Carmaker Tesla has been ordered to pay almost $137m (£101m) in damages for failing to stop a black former worker at its Fresno plant from being abused.
A federal court found that Owen Diaz was subject to hostile working conditions as a lift operator between 2015 and 2016.
According to Mr Diaz, black workers were subjected to racial slurs at work and graffiti from racist bathrooms.
Tesla denied the verdict, however it acknowledged it as “not perfect”.
In Mr Diaz’s suit, African-American workers claimed they witnessed a “scene straight out of the Jim Crow Era” at Fremont’s electric carmaker’s Fremont plant.
The group claimed that colleagues use racial epithets daily and instructed Mr. Diaz to “go home to Africa”.
According to it, “Tesla’s positive image was only a mask over its demeaning and regressive treatment of African Americans employees.”
The court found that Tesla failed to take reasonable steps against the abuse, despite complaints made to its supervisors.
According to his attorneys, Mr Diaz was awarded $130m by the San Francisco jury for punitive damages, and $6.9m as emotional distress.
Lawrence Organ, California Civil Rights Law Group’s one-man show, expressed hope that the penalty would encourage change.
He told The Washington Post that it was gratifying to hear that Tesla has been held accountable by a jury. “You cannot allow this type of thing to happen in your factory,” he said.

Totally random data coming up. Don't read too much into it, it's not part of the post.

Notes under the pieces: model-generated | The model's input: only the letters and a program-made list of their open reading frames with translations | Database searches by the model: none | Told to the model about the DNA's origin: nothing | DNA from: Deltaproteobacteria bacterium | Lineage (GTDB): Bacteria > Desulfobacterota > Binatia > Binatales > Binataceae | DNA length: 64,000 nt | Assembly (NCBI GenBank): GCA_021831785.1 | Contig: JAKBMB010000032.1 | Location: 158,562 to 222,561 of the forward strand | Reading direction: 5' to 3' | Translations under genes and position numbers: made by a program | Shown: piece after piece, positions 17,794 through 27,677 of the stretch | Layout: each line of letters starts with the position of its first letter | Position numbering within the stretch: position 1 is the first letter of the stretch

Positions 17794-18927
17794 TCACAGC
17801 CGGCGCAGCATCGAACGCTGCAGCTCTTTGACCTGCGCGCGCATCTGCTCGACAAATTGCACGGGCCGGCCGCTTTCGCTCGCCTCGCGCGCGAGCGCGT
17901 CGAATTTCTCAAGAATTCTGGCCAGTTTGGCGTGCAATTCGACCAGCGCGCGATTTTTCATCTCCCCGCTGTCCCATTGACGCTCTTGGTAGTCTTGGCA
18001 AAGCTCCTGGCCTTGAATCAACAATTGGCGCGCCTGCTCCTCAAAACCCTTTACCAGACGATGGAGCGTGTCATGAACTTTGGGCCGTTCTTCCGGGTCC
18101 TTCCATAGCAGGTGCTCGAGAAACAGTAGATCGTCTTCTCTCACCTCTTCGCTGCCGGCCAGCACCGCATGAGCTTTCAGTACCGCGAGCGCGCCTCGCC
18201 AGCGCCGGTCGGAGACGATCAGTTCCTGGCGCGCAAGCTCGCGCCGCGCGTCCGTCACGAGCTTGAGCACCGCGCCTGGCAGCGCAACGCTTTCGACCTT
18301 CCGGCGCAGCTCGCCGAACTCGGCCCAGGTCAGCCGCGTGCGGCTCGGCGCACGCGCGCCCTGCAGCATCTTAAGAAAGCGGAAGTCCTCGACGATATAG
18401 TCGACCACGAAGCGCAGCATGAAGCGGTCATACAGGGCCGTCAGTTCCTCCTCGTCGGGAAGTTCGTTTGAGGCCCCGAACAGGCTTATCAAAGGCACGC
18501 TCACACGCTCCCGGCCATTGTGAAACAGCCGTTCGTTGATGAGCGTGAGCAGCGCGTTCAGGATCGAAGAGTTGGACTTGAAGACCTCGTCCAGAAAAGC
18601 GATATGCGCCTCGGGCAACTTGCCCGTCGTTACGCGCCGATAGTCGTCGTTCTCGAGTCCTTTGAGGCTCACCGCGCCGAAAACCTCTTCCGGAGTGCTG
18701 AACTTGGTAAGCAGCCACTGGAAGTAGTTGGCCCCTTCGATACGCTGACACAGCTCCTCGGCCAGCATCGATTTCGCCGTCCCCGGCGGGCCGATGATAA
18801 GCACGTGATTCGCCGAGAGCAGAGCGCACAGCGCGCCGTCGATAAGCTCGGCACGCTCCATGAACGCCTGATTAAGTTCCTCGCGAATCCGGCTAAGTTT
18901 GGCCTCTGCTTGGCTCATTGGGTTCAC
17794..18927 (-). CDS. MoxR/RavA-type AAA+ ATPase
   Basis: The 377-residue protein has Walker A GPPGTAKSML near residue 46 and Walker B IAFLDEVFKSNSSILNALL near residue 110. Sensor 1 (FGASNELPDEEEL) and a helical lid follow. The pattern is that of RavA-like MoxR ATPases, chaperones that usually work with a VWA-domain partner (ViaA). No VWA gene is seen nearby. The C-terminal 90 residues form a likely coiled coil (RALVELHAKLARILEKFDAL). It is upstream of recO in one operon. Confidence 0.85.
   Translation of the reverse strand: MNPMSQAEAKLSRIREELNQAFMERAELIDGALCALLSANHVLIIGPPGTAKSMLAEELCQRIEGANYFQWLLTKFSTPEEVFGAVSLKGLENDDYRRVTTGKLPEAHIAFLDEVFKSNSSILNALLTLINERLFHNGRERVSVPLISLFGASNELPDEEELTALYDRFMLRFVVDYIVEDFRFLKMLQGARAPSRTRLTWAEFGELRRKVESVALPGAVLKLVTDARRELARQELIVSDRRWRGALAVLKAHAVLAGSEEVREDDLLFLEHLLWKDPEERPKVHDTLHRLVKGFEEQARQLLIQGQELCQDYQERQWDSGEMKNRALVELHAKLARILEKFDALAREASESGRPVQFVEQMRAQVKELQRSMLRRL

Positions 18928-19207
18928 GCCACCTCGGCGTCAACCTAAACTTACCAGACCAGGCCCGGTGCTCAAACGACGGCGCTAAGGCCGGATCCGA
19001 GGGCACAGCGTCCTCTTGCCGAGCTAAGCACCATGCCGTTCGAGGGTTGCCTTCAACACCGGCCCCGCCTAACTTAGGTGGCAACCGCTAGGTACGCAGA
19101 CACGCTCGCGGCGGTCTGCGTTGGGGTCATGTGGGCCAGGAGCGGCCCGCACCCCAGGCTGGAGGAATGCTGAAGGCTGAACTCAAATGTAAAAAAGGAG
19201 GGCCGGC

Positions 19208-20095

You can find out more at Tesla employees share a message on their websiteValerie Capers Workman was the vice president for people at the company and stated she strongly believed that the verdict had been unfair. She said that the carmaker responded quickly to Mr Diaz’s complaints.
She said, “We recognize that 2015 and 2016 were imperfect. Even though we aren’t perfect, it is improving. However, we’ve come a long ways since 2005.
She stated that the firm has now added two teams to help with employee complaints: one for investigating them and another team for diversity. This team focuses on equal opportunities at Tesla.
According to Tesla’s first diversity report in December, black workers made up 4% of the US leadership positions and 10% of the total workforce.